RU Basketball: The Decision and its Aftermath

Rutgers men's basketball played its very first game in 1906, but it wasn't until 70 years later that the program would achieve national prominence. However, in just a few short years, before the decade was even over, a decision was made regarding its basketball program that would send it spiraling back into mediocrity and less. It is a decision the program still hasn't fully recovered from.

Unlike football, where it can boast of having been a participant in the very first college game ever played, Rutgers can make no such claim in basketball. The overall history of Rutgers basketball, at least for the first 50 or 60 years - indeed, perhaps throughout its entirety - has been a rather unremarkable one. There are two things that are absolutely certain about Rutgers basketball: 1) That although they didn't play it first, they have indeed been doing it for a very long while, and 2) That for most of that time, they haven't been doing it exceptionally well.

During the sports early days, Rutgers was coached by a man named Frank Hill (no relation to current RU head coach Fred Hill), who from 1915 through 1943 compiled a quite respectable 223-162 won-lost record. It's also worth noting that this is the same Frank Hill, who from 1911 through 1918, and from 1919 through 1929 (they had no team in 1918-19), also compiled a 191-75 record coaching at Seton Hall. Soon after Hill's days at RU ended, however, Rutgers basketball saw its fortunes decline considerably. From 1945 through 1962, Rutgers had a won–lost record of 161-243.

In 1963, a man named Bill Foster became RU's new head coach, and things began to improve. His arrival as head coach on the Banks soon followed with the recruitments of Bob Lloyd and Jim Valvano, who would form a potent backcourt duo that would help send Rutgers into its first-ever post-season tournament. In the 1966-67 season, the Scarlet Knights, with Lloyd and Valvano, advanced to the semifinals of the National Invitational Tournament, where they lost to eventual-champion Southern Illinois (which was led by future NY Knick and NBA Hall-of-Famer Walt Frazier).

The National Invitational Tournament, or NIT, is a tournament that began in 1938, one year before the NCAA tournament. For over twenty years it was a tournament that attracted many of the best teams in college basketball, and often was the more prestigious and significant tournament of the two. It was a tournament that Seton Hall, under a coach named Honey Russell and with a big man named Walter Dukes, won in 1953. Altogether, the Pirates made six NIT appearances during the 1950's, a highly successful decade for them.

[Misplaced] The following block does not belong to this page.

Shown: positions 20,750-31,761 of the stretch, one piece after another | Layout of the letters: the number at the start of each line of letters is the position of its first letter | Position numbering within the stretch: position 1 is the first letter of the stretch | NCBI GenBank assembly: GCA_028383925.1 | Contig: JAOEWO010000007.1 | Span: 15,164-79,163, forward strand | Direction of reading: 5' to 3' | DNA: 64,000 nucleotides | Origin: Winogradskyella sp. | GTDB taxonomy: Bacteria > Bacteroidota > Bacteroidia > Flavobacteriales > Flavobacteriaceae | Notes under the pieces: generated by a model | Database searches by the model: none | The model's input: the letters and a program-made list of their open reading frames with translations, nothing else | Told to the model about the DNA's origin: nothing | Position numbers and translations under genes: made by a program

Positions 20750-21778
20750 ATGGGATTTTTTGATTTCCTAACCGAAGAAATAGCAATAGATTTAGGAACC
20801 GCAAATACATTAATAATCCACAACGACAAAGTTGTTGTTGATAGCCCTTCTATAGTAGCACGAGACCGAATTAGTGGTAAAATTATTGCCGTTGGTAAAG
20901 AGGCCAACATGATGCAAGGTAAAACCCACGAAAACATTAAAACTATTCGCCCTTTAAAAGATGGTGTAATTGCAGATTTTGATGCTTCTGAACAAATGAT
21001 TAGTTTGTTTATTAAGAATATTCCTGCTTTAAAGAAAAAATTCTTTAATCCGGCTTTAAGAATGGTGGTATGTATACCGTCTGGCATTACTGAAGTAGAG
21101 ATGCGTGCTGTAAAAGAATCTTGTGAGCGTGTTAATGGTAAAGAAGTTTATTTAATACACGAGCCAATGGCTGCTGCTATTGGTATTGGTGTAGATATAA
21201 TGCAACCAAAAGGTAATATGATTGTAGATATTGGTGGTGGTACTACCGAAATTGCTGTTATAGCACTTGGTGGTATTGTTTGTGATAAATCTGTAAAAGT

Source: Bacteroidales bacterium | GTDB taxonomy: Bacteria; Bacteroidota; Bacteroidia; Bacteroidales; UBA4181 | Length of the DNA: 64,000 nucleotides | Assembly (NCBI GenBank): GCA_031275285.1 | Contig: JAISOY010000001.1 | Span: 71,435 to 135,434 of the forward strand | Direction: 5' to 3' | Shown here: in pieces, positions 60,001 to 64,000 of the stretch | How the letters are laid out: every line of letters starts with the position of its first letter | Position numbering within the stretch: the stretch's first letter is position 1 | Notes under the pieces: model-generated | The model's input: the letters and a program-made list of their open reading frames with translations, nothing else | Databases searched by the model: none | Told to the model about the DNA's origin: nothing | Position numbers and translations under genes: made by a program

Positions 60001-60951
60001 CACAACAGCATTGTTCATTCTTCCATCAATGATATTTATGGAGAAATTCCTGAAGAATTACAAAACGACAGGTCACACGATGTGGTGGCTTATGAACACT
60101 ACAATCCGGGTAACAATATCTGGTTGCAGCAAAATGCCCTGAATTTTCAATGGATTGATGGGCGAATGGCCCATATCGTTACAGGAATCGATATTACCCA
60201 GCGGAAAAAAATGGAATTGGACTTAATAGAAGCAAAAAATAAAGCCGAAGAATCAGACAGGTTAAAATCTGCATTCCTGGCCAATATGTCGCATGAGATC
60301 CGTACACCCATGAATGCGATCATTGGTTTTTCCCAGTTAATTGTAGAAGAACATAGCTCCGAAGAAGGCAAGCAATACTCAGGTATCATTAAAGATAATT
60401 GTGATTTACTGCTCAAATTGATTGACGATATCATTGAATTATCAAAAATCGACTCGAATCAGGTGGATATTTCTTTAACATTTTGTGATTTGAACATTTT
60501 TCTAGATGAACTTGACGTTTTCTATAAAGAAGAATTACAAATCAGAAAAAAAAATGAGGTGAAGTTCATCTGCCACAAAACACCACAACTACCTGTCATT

As for Rutgers, the 1960's had turned into a good decade for them (they returned to the NIT in ‘68-69), and the following one would soon shape up as even better. Bill Foster would leave RU in 1971, and was replaced by Bob Lloyd's brother, Dick (now known to many as the color commentator for RU basketball on the radio). Dick Lloyd was head coach at Rutgers for just two years - where he compiled a two-year record of 29-22 and brought RU to its third NIT in '72-73 – but perhaps his most important accomplishment was bringing with him a young, energetic assistant coach named Dick Vitale.

As many who are familiar with Rutgers lore know, the arrival of Dick Vitale would soon mean the arrival of Phil Sellers. Sellers to this day has still scored the most points and pulled down the most rebounds in Rutgers history, and he was the schools second first-team All-American (after Bob Lloyd, whose career scoring mark he broke). It was his arrival as a player - and Tom Young's as a coach – that ushered in Rutgers ascent into the higher echelons of college basketball in the 1970's.

Young would add players such as Mike Dabney, Eddie Jordan, Hollis Copeland, and James Bailey, with the results being that his first six teams saw post-season play. Those teams compiled records of 18-9, 22-7, 31-2, 18-10, 24-7, and 22-9. They went to four NIT's, and far more importantly, made the schools first two trips to the NCAA's (which during the 1960's had firmly supplanted the NIT as the premier post-season tournament). The 31-2 squad went undefeated during the regular season ('75-76), made Rutgers only appearance ever in the Final Four, and put RU as close to being on top of the college basketball world than it ever had been before – or since.

Meanwhile, at Seton Hall, the fortunes of the Pirates during the 1960's went in the opposite direction of Rutgers. Richie Regan, one of the legendary players in Seton Hall history, and also a member of the '53 NIT championship team, took over for his coach Honey Russell in 1960, and the Pirates initially continued to post winning seasons. However, by the mid-‘60's the program was on the skids, and the last six years of Reagan's tenure as head coach were losing ones.

Reagan was replaced at the start of the 1970's by the man more far more well-known these days as a television college basketball announcer, the colorful and charismatic Bill Raftery. Raftery struggled at first in turning the Pirates fortunes around, but succeeded in luring talents such as Glenn Mosley and Greg Tynes to South Orange, and by the 1973-74 season, Seton Hall were winners again. Raftery would go on to post a winning record for eight consecutive years (in his last year in South Orange in '80-'81, he went 11-16), but this was clearly Rutgers decade. The best the Pirates could manage during the ‘70's were two NIT bids, in 1974 and 1977.

Up next in Part 2: RU cannot capitalize recruiting-wise on its success. The formation of the Big East / The Big East explodes. The rise of Seton Hall.  Since then - RU continues to spin its wheels.

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